Cruising south on the Irrawaddy River through Myanmar is a lesson about the impacts of tourism. The farther south you go from remote Bhamo toward busy-but-beautiful Bagan, the closer you get to the more beaten track where souvenir sellers await and beggars line the paths to some of the most amazing temple ruins in the world.
Best travel plan: Get a good look at the Bagan temples at sunset, then head north.
Myanmar, which was off-limits to most travelers for more than 50 years, now is a travel priority if you want to arrive before tourism makes its inevitable marks, especially in the less explored northern region. The country formerly known as Burma has a newly elected government (headed by famed protest leader, former political prisoner and Nobel Peace Prize-winner Aung San Suu Kyi), and the country seems ready to reveal itself.
The best way to visit remote villages of the north is on a river cruise out of Bhamo, which is only 30 miles from China. It is the northern turnaround point for weekly journeys on the 36-passenger Avalon Myanmar between Bhamo and Bagan. You can also cruise in the opposite direction, but I recommend starting in the northern calm and moving south toward the more chaotic.
Never miss a local story.
Villages that line the shallow, muddy Irrawaddy during the first three days floating south are a traveler’s delight — quiet and welcoming, with local markets that mostly serve residents, not tourists, full of people who are busy tending to their own business, not yours.
Bhamo, at the top, is not a tourist town, but an outpost, a collection of busy backcountry markets along unpaved streets, selling everything from food and dry goods to motorbikes. Once it was well known as a primary provisions stop on the old Burma Road link between China and a seaport in India, built laboriously through jungle and swamp by U.S. troops while under Japanese attack during World War II.
The town has a rustic, windswept, single-strip airport (with no indoor toilets and no flushing in the privy). Passengers are transported from town to the Avalon Myanmar on a well-worn water taxi. For at least the next three days, they are disconnected from the rest of the world, with no cellphone connection nor access to the Internet.
But that’s the extent of the deprivation. During your seven nights aboard the Avalon Myanmar, you are never far from the first-world bubble of fine accommodations and daily expert guided tours — the lifestyle that makes river cruising so popular. Life aboard the bright, airy, teak ship, which was Burmese built in 2015, includes plenty of creature comforts — a soft bed facing the river, wine and tasty Asian food (passengers should not expect a cheeseburger or steak).
A key to group travel experiences in remote parts of the world is expert leadership, and Avalon gets high marks for its cruise director and local guide. Their familiarity with the land and cultures and their abilities to share their insights make for a smooth and fulfilling journey.
The first few days were an eye-opener both for passengers and residents along the river. The impact of the casual, comfortable mixing of faces and races, lifestyles and cultures was not lost on either group. At various village stops, where we disembarked for several hours or more to visit markets and temples — in Kyun Daw, Katha, Kya Hnyat, and Kyauk Myaung — residents and travelers studied each other.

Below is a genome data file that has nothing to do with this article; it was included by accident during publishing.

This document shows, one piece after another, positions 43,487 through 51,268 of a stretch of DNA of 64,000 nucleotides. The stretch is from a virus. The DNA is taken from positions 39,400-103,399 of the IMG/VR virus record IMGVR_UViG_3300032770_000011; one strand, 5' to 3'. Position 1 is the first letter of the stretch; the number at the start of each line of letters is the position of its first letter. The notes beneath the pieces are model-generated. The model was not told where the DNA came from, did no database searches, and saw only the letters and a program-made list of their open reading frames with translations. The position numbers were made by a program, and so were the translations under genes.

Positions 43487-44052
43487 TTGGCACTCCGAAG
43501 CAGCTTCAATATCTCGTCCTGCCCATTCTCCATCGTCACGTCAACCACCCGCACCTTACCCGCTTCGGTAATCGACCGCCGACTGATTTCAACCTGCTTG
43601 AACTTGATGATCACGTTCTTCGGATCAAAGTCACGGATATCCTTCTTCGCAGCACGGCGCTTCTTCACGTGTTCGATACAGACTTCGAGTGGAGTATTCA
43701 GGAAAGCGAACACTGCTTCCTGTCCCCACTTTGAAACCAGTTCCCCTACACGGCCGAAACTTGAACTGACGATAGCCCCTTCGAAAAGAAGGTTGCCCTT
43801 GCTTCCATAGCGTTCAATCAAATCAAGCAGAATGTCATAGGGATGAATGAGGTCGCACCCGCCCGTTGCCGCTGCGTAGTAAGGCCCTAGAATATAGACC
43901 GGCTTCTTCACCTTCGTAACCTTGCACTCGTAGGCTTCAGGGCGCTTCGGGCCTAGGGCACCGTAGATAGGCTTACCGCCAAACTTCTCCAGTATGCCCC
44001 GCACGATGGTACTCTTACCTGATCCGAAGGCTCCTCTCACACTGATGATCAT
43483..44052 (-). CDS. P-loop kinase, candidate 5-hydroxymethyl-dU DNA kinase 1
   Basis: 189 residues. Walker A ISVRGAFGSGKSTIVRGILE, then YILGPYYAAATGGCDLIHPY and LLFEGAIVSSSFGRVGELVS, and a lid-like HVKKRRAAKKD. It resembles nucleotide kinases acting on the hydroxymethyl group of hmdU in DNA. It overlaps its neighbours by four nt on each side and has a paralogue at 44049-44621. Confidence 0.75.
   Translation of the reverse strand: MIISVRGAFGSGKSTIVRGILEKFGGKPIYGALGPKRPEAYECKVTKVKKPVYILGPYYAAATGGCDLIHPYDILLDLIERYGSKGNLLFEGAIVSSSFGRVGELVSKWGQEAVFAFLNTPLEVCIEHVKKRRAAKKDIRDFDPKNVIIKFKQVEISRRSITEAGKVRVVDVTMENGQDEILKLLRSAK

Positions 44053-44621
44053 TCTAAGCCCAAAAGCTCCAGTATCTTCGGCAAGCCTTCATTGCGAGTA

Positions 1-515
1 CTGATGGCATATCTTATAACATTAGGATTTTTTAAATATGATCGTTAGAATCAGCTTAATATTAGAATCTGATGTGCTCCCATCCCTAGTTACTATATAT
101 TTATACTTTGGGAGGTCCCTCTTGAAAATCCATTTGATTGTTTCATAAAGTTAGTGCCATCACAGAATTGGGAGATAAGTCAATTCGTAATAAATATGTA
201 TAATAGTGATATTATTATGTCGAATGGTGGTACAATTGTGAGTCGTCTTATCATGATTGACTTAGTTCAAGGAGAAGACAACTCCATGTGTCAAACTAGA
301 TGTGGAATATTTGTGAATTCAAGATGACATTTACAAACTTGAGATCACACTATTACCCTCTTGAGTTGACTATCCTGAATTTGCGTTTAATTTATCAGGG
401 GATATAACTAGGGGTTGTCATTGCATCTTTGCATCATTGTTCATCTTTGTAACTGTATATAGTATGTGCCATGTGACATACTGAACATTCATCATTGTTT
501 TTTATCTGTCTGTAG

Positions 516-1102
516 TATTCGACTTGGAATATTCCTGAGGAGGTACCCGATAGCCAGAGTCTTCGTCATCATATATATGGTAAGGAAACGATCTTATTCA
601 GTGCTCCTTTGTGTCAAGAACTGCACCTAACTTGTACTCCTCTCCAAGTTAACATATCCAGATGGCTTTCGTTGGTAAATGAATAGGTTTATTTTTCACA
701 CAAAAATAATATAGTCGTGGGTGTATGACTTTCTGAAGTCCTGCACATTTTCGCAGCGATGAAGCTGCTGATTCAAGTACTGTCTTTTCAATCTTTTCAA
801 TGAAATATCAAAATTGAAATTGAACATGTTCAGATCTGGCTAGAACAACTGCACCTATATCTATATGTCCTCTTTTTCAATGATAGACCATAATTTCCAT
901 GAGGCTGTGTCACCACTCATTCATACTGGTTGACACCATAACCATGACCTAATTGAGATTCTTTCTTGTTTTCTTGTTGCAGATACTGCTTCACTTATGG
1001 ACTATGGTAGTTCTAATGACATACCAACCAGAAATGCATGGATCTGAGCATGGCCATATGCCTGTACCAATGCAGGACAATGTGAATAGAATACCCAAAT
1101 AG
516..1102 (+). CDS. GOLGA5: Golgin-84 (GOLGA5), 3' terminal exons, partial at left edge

Ours was a dance of connections. We entered villages that had seen few Westerners. Some women appeared reticent and averted their eyes so as not to stand out, but others were outgoing and curious as we wandered around in our western clothes and extroverted style. I was a curiosity with my ample stomach, which, Buddha-like to their eyes, indicated great wealth, as most folks on the river do not have the means to eat so richly. My white hair drew wide eyes and shy smiles.
Katha was a highlight, both for its huge village market and the opportunity to head into the forest to visit a remote elephant camp where Avalon Waterways is contributing to a transition for elephants that have been the primary workers in hauling teak from forests. As the lumber industry is fading, the elephants are learning an easier task — providing rides for travelers under much less severe living conditions.
By day five of our cruise, our arrival at riverside villages was met with sellers of postcards and blankets on the path leading from the vessel into town.
When we tied up in Bagan, on day seven, the souvenir hawkers were riding motorbikes, and they zoomed ahead of our tour bus so they could wait for us at every site, selling the same goods they held in the morning when they had met us at the river. One young woman asked my name, and for the rest of the day I heard, from various women, “David, remember you promised,” which of course I had not.
In my notes, I called them my ladies-in-waiting.
David Molyneaux writes monthly about cruising. He is editor of TheTravelMavens.com.
Myanmar River Cruise
Monsoons drench Myanmar starting each May, which makes early summer an inopportune time for a river cruise. Most of the vessels that ply the Irrawaddy, primarily between Yangon and Mandalay, rest for several months as the river is swollen by rain and by snow melt from its headwaters in the Tibet region of the Himalayas.
Now is the time to plan and book a trip. Avalon’s year begins in September and ends in April. Dry season starts in November, with lower temperatures that rise again in February. Vessels tend to fill early because passenger capacity is small on each ship. Avalon Myanmar trips for 14 nights (7 on the river) start at about $350 a day, per person, for two people, not including airfare or tips. To contact a travel agent, see AvalonWaterways.com or call 877-797-8791.
Other river cruise companies also offer trips on the Irrawaddy, but most do not cruise as far north as Bhamo.